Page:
London

Rise in anti-Muslim attacks after Woolwich soldier killing

Men wearing balaclavas gather in Woolwich
Image caption A small group of English Defence league supporters gathered in Woolwich on Wednesday night

As a small group of supporters of the English Defence League gathered at the scene of the brutal killing of a soldier in Woolwich, they marked a wider pattern of anti-Muslim feeling across the UK, according to monitoring groups.

The EDL grouped at Woolwich Arsenal station near the scene of the murder on Wednesday and pelted police with bottles.

Their leader, Tommy Robinson, stated: "They're chopping our soldiers' heads off. This is Islam. That's what we've seen today.

"They've cut off one of our Army's heads off on the streets of London."

Two mosques were attacked in the aftermath of the killing, one in Essex, the other in Gillingham in Kent with events there unfolding live on Twitter.

'Smashing things'

Police were at the mosque just after 21:00 BST on Wednesday and a local Muslim shop owner tweeted: "They broke the book case and some other windows.

"Guy ran in and started smashing things."

He added: "However bad the backlash is, it's nothing compared to what the prophets went through. Stand firm and patient - Allah is with us."

A spokesman for Kent police said a man was in custody on suspicion of racially-aggravated criminal damage.

Essex Police are questioning a 43-year-old man arrested outside the Islamic Centre in Braintree on suspicion of possessing an offensive weapon and attempted arson.

He was detained after officers were called to reports of a man, armed with a knife, in Silks Way.

No-one was injured but Essex Police have increased patrols as a result.

Conservative MP for Braintree, Brooks Newmark, has met leaders at the mosque and said he was stunned by developments.

'Anti-Muslim hatred'

He said: "I was shocked to see that in Braintree, a relatively small market town, with a very small Muslim community who are fairly well integrated into our community, that this would happen.

"The mosque is in a converted house and doesn't even look like a traditional mosque."

Tell Mama (Measuring Anti-Muslim Attacks), a London based group that monitors anti-Muslim hatred, spent the evening logging any incidents of Islamaphobia that occurred in reaction to events in Woolwich.

It documented 38 reports of anti-Muslim incidents - most of them online and eight at a street level.

By comparison, in its first year of operation (to March 2013) Tell Mama recorded 632 incidents in total, averaging at about 12 a week.

Image caption Fiyaz Mughal of Faith Matters says he has had direct threats

Tell Mama said the latest incidents involved, at their worst, threats to kill but largely low-level abuse - spitting, negative comments about Muslims and one incident in which a woman was threatened with violence.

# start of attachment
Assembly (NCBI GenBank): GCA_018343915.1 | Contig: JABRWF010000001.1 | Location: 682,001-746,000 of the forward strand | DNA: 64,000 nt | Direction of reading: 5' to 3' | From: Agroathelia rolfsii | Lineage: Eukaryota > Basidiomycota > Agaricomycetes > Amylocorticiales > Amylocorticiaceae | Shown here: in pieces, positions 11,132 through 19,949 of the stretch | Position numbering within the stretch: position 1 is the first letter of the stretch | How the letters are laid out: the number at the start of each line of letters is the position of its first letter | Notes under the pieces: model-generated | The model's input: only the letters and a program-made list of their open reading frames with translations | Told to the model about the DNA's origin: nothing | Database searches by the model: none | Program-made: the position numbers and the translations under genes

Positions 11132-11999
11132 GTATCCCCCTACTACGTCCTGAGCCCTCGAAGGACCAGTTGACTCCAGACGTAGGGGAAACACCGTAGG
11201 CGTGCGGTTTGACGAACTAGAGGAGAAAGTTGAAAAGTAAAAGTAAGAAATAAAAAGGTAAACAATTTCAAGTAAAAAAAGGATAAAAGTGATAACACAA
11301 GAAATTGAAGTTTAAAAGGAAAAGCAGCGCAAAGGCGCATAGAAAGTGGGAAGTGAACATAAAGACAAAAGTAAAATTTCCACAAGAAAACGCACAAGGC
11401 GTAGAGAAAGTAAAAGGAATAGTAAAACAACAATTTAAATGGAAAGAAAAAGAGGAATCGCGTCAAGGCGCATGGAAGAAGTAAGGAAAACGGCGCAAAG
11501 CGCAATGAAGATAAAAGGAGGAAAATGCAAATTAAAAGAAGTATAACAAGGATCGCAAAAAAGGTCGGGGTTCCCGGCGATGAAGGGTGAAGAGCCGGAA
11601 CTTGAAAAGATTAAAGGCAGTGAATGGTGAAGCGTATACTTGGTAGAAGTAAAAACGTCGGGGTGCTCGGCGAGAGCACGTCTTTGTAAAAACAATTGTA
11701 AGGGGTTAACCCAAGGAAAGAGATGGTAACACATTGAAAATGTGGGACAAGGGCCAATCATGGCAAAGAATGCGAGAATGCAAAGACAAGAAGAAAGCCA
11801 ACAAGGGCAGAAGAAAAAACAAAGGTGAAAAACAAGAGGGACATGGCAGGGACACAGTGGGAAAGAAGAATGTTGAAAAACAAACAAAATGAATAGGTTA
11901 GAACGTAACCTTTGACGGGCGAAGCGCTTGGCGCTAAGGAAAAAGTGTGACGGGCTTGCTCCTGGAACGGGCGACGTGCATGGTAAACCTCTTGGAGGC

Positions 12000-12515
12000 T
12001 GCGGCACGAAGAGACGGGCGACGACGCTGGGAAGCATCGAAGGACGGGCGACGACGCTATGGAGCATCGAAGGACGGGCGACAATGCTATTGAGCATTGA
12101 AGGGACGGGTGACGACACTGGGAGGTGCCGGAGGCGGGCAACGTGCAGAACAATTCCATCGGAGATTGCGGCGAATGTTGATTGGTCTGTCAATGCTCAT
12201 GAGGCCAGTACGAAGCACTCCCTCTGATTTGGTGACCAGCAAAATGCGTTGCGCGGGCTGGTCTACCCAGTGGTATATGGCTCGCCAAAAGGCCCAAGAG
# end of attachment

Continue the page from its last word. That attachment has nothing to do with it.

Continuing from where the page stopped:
It also said on top of the recorded attacks on mosques there were five further threats to attack religious buildings.

Fiyaz Mughal, director of Faith Matters, which runs Tell-Mama, told BBC Asian Network that his address had been posted directly to Twitter and users had been invited to shoot him.

He said the organisation expected to be dealing with more hatred over the coming days.

He said: "I think we are going to see a growth of activity over the next few days, we are already seeing activity online from people who we thought were no longer a problem.

"It seems that groups like the EDL have capitalised on this incident quite well, both at a street level on with online support."

'Just delusional'

He added that his organisation was contacting police and mosques ahead of Friday prayers.

He added: "We are concerned with Friday coming up because of the sheer numbers who will be going to the mosque - we are asking police to monitor prayers to make sure everything can pass smoothly and we are just hoping for no more flash demos."

In Woolwich local British Muslim Murad Rasul, 30, told BBC Asian Network he was concerned about any backlash because relations had always been good in the area.

He said: "I've been born and raised in this area of Woolwich and the Army barracks have been a part of the Greenwich borough forever.

"There has never been any animosity between any members of the Muslim community and the Army."

Mr Rasul said, for him, the men who carried out the attack were not representing Islam or Muslims.

"Anybody could carry out this act and shout 'Allahu Akbar' - they're just words.

"You can't kill an innocent person and try and justify it with religion - they're just delusional."

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